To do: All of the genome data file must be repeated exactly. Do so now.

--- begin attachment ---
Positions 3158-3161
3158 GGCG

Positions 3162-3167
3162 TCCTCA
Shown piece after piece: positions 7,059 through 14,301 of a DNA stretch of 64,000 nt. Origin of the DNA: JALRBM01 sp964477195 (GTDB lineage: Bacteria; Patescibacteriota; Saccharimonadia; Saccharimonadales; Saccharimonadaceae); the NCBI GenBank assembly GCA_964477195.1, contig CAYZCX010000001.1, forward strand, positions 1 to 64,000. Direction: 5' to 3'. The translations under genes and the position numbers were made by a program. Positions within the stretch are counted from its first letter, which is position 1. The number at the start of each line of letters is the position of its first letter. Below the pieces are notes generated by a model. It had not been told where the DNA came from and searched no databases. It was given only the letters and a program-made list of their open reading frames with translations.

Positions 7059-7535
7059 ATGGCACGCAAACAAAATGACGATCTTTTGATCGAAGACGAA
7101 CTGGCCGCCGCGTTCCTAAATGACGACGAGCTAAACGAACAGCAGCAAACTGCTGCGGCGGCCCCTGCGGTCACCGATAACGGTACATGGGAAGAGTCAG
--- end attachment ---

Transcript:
Positions 3158-3161
3158 GGCG

Positions 3162-3167
3162 TCCTCA
Shown piece after piece: positions 7,059 through 14,301 of a DNA stretch of 64,000 nt. Origin of the DNA: JALRBM01 sp964477195 (GTDB lineage: Bacteria; Patescibacteriota; Saccharimonadia; Saccharimonadales; Saccharimonadaceae); the NCBI GenBank assembly GCA_964477195.1, contig CAYZCX010000001.1, forward strand, positions 1 to 64,000. Direction: 5' to 3'. The translations under genes and the position numbers were made by a program. Positions within the stretch are counted from its first letter, which is position 1. The number at the start of each line of letters is the position of its first letter. Below the pieces are notes generated by a model. It had not been told where the DNA came from and searched no databases. It was given only the letters and a program-made list of their open reading frames with translations.

Positions 7059-7535
7059 ATGGCACGCAAACAAAATGACGATCTTTTGATCGAAGACGAA
7101 CTGGCCGCCGCGTTCCTAAATGACGACGAGCTAAACGAACAGCAGCAAACTGCTGCGGCGGCCCCTGCGGTCACCGATAACGGTACATGGGAAGAGTCAG